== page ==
No government or local officials were permitted to administer the ballot. Think of the diffi-culties introduced to the process by the absence of all electoral officials. Who organises polling stations and their staff? The ballot paper? The ballot boxes? Who explains the voting system to the public (particularly important given the challenges)? Who oversees the count? Who investigates allegations of fraud?
No official ballot boxes were made available. Where do you get ballot boxes? Is there a ballot box factory? A ballot box shop?
No government buildings were allowed to be used as poling stations. In most countries polling stations are located in public buildings: town halls, recreation & sports centers, schools, libraries. Not in Catalonia. The Spanish Government wrote to each school prin-cipal in Catalonia warning them that if their school was used as a polling station then they would be breaking the law. As a result of this interdiction there were far fewer polling stations than in any ballot previously held in Catalonia.
So how was it possible to conduct a poll at all?
Good question. Each of these challenges required a solution. Each solution was an im-pressive feat of ingenuity, of individual commitment, of common sense, of necessity. Voter registration, for that is what was required, was conducted according to the American model. You presented yourself with your ID card to the nearest polling station. Your ID number was entered into a computer which allowed it to be verified against local records. Your details were then recorded manually in a list. Only then could you vote. Not ideal, but sound nonetheless. Every polling station was manned by volunteers, some 41,000 across Catalonia. As an observer I would argue that this was a weakness in the process (my delegation noted this in our official report). However, it was an impressive commitment necessitated by circum-stance. The solution to the ballot box question was elegant. The people of Catalonia made their own. I had never seen a ballot box with a window in it. You could watch you vote gently settle into the bundle in the box. The reduced number of polling stations was a problem. It meant folks were not always sure where they should go. It also meant that some polling stations had helluva long lines. In the end however there were almost certainly enough polling stations for those who wanted to cast their vote. In my opinion the poll was as good as it could be given the circumstances.
So what does it mean for Catalan independence?
In the end, some 2,305,290 Catalans at home and 13,573 abroad voted for what can only be described as independence - 80.7% of those who took part in the poll. This is a clear statement from those who chose to take part in the referendum. The phrase ‘chose to take part’ is the challenge. The turnout was 41.6%. That means that nearly 60% of Catalans chose not to participate in the participatory process. It would be wrong to interpret this group as wholly supportive of the status quo. Indeed it would be wrong to offer any serious interpretation of this group sans evidence. The Spanish Prime Minister, Mariano Rajoy, declared the participatory process: ‘…no ref-erendum. Two out of three Catalans refused to take part in a simulacrum of democracy. It was not a democratic vote, it was political propaganda’. Indeed, he made it so. His erection of obstacles made opaque something that should have been clear: the view, the wisdom, of the people. Vox populi, vox dei. As someone who has recently taken part in the Scottish referendum, where the turnout was 85%, I can state that the most important part of the process was the confrontation of arguments of both sides. Missing from the Catalan campaign were the arguments of the other side, the unionist cause, or indeed the federalist position. They should have been there. Perhaps they would have polled 60%. Perhaps not. From the debate, with each claim and counter-claim tested, a consensus might have emerged about the direction in which Catalonia should be headed. Perhaps the turnout would have been 85%. The question now is where next for Catalonia? In a rational world, a campaign would be staged, with both sides represented, where the arguments are put before the people. A referen-dum would result in which no obstacles or barriers were put in the way of the ballot. All could vote, easily, according to their conscience. Sadly, this approach seems but a dream.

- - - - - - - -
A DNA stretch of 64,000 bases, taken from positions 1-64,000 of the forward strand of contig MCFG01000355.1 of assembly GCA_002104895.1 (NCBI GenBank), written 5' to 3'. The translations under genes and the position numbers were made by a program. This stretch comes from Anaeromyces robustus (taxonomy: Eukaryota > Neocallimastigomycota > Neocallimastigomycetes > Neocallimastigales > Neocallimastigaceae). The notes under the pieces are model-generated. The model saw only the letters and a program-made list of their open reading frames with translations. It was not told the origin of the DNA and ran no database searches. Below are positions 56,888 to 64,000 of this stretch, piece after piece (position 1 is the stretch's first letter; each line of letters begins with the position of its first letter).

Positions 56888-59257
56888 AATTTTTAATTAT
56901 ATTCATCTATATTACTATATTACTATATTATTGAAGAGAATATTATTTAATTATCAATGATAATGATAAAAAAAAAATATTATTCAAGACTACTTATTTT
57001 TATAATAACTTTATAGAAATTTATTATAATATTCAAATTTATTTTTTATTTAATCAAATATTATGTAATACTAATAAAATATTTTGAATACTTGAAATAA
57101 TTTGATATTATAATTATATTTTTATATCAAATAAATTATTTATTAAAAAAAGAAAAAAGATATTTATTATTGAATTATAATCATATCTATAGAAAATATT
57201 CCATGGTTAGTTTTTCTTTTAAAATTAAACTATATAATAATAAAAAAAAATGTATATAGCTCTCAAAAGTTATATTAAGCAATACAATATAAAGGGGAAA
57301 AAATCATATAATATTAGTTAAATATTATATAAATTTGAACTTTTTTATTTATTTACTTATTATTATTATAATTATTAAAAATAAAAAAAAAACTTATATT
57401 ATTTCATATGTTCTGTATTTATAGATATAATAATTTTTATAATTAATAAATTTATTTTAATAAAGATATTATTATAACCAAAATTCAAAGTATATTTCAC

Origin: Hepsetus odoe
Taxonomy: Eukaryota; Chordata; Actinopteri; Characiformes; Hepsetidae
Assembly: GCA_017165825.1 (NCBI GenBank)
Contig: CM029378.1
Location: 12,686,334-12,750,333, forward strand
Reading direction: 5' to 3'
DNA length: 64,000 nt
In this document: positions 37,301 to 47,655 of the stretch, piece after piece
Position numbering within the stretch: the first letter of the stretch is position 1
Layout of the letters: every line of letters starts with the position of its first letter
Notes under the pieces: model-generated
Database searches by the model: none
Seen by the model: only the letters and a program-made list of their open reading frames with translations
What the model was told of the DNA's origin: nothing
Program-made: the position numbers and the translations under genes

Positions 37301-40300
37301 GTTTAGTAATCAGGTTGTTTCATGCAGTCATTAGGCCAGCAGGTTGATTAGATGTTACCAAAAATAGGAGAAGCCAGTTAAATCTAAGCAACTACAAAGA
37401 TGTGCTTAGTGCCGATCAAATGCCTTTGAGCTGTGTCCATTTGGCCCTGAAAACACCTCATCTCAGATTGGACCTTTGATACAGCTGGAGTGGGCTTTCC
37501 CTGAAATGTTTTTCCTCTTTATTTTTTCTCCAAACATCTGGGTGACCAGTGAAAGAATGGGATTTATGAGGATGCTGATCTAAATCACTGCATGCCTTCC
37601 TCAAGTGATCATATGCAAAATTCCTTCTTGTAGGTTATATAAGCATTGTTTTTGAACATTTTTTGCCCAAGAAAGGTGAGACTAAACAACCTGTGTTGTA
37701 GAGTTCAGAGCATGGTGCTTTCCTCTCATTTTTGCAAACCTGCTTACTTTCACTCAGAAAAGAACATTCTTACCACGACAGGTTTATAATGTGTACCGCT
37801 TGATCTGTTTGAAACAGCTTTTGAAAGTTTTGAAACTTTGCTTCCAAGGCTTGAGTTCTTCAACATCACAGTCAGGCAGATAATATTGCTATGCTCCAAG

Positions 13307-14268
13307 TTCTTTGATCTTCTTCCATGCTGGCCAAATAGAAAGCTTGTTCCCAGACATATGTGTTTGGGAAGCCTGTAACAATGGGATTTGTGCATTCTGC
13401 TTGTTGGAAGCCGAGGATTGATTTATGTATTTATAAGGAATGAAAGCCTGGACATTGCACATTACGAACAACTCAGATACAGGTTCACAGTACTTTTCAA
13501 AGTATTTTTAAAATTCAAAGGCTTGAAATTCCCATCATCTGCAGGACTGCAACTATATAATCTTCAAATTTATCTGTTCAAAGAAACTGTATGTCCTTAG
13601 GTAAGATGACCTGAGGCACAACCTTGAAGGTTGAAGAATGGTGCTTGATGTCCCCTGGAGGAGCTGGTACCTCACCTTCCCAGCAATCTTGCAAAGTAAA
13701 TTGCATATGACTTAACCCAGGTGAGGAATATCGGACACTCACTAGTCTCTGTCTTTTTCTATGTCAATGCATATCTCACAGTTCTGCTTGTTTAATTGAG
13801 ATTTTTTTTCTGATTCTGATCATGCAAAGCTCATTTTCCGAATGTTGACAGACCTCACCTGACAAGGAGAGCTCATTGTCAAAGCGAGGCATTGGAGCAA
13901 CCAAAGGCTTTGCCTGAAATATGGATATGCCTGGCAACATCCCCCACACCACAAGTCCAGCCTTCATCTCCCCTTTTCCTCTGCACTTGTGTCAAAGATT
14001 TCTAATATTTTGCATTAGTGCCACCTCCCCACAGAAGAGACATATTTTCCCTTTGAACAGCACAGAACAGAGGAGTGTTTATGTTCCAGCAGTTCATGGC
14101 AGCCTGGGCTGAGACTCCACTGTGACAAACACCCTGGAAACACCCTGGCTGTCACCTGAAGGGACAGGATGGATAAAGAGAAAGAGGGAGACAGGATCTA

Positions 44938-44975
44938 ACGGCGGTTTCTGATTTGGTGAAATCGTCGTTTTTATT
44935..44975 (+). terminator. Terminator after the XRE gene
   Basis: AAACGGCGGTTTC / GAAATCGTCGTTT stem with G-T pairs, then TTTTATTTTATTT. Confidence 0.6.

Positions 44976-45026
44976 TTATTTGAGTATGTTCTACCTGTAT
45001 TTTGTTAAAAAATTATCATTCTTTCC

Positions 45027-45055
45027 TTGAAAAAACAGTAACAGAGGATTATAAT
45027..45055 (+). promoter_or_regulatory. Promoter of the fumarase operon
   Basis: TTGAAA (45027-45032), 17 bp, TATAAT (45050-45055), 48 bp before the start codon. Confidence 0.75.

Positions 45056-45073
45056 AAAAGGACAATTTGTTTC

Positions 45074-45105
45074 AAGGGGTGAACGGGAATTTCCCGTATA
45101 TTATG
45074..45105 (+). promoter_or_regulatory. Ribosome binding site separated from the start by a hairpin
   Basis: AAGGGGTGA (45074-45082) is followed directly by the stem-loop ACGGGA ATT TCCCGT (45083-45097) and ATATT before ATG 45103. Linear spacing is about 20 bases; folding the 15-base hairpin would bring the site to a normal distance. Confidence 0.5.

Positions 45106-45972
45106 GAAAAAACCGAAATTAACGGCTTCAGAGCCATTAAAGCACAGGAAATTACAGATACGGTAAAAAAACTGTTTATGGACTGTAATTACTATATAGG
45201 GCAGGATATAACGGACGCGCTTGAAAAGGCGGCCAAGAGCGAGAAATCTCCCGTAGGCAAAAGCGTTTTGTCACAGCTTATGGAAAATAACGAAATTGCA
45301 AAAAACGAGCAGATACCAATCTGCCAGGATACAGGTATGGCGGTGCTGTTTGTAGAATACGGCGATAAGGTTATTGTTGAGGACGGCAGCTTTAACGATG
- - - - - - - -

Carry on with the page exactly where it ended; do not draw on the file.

What about the EU?
As for the EU, I can see little here in Brussels from which Catalans can take comfort. The EU is a union of member states. Catalan membership, just like Scottish membership, would depend upon the goodwill and endorsement of all existing member states, including Spain. Given Spain's current approach, this is by no means a given.
The solution to the Catalan conundrum will rest with the people of the Iberian Peninsula. It is time to move forward from a turbulent period of confrontation to a calm period of negotiation. A piece of advice I was given many moons ago, 'the most important trip you may take in life is meeting people half way'. The Catalan Government seems ready to make that journey. Is the Spanish Government willing to move from its fixed spot?
Details of the parliamentary delegation can be accessed here: http://www.diplocat.cat/en/activities/80-exchanges/international-visitor...
The final report of the delegation can be found here: http://www.diplocat.cat/files/docs/141109_ParlDelegation9N_Statement_EN.pdf